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July 14, 2020

Keeping Our Stories and Notes Safe (& Blogiversary Winners)!

Blue USB flash drive against white background with text: How Can We Keep Our Data Safe?

Yay! This past weekend marked the official ten-year mark for my blog. *whew* I made it…even though the past few years made that milestone a bit questionable.

On my post announcing my annual Blogiversary Contest, we had enough comments to earn two winners. Woo hoo! But I always struggle with the part where random.org selects the winners because I wish I could give everyone a prize.

In fact, we ended up within rounding distance of having enough comments for three winners, so I’m going ahead and awarding a bonus third winner because I just can’t help myself. Yay! *grin*

I’ve said it before, and I really mean it. You’re the reason I blog, and I appreciate you all so much. Thank you!

Before we get into announcing the winners, I want to touch on a subject that came up in last week’s post about organization. As Clare O’Beara and I were discussing in the comments of that post, the best organizational system won’t help us if we lose our notes, so we need a plan.

Every System Has Risks

In last week’s post, we discussed several types of organizational systems, from tangible notebooks and planners to digital online solutions. Either way, we might run the risk of losing all our notes.

If we use a tangible and portable system, such as a planner, we could lose the notebook itself. No matter how “attached” we are to our planner, we all get distracted, or we might drop the notebook in a puddle and ruin the pages themselves.

If we use a tangible and non-portable system, such as a whiteboard, we’re obviously less likely to misplace our notes, but the risks still aren’t zero. Sticky notes can blow or fall off a board, someone else could accidentally erase our scribblings, or a bigger tragedy could strike, like a flood, tornado, or house fire.

If we use a digital system, such as computer files or apps, the risks come from multiple directions. We could lose our phone or laptop, our computer hard drive could crash, or files could become corrupted.

Why We Need to Plan for the Worst

That list of risks sounds pretty dire—and maybe extreme. After all, it’s easy to assume those problems won’t happen to us.

Sure, maybe we won’t ever have an issue…but maybe we will. And if we do, the cost of not having a plan is always higher than we think.

Why should we plan for the worst to keep our writing data safe? Click To Tweet

Those of you who follow my blog might have heard that my house flooded last November—the whole first floor. The water didn’t seem that deep, so we initially thought the chaos would last for about a month.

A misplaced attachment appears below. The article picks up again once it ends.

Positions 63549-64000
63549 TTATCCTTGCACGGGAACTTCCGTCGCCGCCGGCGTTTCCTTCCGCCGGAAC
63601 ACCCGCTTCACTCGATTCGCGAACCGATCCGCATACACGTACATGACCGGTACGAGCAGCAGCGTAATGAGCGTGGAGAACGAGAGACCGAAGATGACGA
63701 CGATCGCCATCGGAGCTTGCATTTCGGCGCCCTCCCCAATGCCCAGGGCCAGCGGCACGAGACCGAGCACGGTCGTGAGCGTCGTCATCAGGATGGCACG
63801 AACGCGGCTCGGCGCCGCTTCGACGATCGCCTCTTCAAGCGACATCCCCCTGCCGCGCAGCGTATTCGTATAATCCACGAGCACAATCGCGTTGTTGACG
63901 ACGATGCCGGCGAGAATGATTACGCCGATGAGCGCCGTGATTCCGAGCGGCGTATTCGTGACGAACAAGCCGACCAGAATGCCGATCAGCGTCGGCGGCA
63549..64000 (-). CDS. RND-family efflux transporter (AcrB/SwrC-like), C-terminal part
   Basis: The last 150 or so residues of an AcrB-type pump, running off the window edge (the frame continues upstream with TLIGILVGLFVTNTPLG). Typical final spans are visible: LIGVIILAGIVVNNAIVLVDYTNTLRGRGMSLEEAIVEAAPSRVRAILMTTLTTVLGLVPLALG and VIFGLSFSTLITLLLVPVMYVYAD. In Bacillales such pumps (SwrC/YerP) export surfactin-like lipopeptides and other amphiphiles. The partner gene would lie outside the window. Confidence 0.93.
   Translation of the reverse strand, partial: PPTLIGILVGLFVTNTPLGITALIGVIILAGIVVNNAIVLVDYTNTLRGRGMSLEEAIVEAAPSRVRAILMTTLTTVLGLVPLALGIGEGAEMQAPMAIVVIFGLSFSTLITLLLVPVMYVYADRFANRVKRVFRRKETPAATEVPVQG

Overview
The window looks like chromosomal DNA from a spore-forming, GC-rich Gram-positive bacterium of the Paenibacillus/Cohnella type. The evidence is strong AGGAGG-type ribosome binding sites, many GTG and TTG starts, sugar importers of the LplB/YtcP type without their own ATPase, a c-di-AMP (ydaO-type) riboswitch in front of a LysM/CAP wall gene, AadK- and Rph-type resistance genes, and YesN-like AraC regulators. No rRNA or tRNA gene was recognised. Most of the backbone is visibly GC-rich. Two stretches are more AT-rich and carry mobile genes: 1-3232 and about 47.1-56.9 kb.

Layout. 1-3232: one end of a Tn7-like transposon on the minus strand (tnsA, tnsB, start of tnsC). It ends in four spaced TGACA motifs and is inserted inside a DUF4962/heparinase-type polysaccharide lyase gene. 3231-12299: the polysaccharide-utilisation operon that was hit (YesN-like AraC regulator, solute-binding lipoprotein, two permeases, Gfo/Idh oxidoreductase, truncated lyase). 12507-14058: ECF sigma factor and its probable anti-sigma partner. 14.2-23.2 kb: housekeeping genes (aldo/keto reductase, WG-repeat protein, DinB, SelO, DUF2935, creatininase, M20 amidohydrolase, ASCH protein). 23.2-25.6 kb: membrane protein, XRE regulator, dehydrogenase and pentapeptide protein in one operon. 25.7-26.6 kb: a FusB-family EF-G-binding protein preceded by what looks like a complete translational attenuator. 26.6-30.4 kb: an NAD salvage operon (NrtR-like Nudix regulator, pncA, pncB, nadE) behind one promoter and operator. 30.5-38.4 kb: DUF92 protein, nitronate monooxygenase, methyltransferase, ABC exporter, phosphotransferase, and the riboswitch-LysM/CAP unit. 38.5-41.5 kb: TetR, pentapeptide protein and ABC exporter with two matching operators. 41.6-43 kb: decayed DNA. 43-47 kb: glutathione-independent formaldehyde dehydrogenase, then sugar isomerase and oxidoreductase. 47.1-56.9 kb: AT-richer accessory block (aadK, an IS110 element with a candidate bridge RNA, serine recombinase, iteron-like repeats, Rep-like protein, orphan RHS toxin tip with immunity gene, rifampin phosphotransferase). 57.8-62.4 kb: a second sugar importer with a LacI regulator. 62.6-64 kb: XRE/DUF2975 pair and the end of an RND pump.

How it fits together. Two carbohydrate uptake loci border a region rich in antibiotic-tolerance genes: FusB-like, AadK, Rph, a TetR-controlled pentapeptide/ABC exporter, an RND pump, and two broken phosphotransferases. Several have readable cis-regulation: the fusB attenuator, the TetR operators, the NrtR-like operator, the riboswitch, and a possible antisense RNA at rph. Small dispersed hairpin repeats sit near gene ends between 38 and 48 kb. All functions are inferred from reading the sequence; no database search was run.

But our move-out lasted for three months, as every step of the demolition and reconstruction process revealed more issues. So it was a good thing that we’d grabbed everything we thought we might need before packing up: whole file drawers of important documents, every power/charging cord we found (even when we had no clue what it went to), and so on.

Or as I mentioned in my comments to Clare in that organization post, years ago, I lost a ton of data when a hard drive crashed and couldn’t be recovered. I literally felt like I’d “lost my mind” because I’d lost so many of my notes I’d taken over the previous year or so. It was like a mental breakdown in some respects, so ensuring we have backups is no joke.

What’s Our Backup?

Depending on our system, we might decide on a couple of different approaches in our “plan for the worst.” Basically, we want to have a backup of our notes and information.

Tangible Systems:

For a tangible system (whether portable or not), we might decide to create a weekly task to take pictures of our organizational system’s current status (digital images are cheap *grin*). The images would then be a backup of our notes, reminding us of what other tasks or projects we have on our plate.

For example, we could take a weekly picture of our whiteboard or the weekly calendar page of our planner. Or if there are aspects of our organizational system that are less familiar or automatic to us, we might focus our picture-taking on that aspect of our system.

Digital Systems:

For a digital system, we can backup our information to somewhere in our home, like with an external hard drive, or somewhere offsite, like with cloud storage. Or ideally, we’d use a combination of multiple backup approaches, as different backup methods have different pros and cons.

What are some of our options to backup our writing and organizational data? Click To Tweet

In general, if we have an account on an app for our digital system (such as OneNote or Trello), our data is automatically backed up to the app’s cloud as part of the benefit of being able to access our information from different devices, like our desktop/laptop and our phone. However, we then have to protect our accounts and data from other risks, like theft, so good passwords and phone security are a must.

For our data files (Word, Scrivener, etc.), we might use an external hard drive and/or cloud storage, like DropBox, where every file in a specific folder is automatically copied to the cloud. Either way, we want the backups automated if possible, so we don’t forget to protect our data.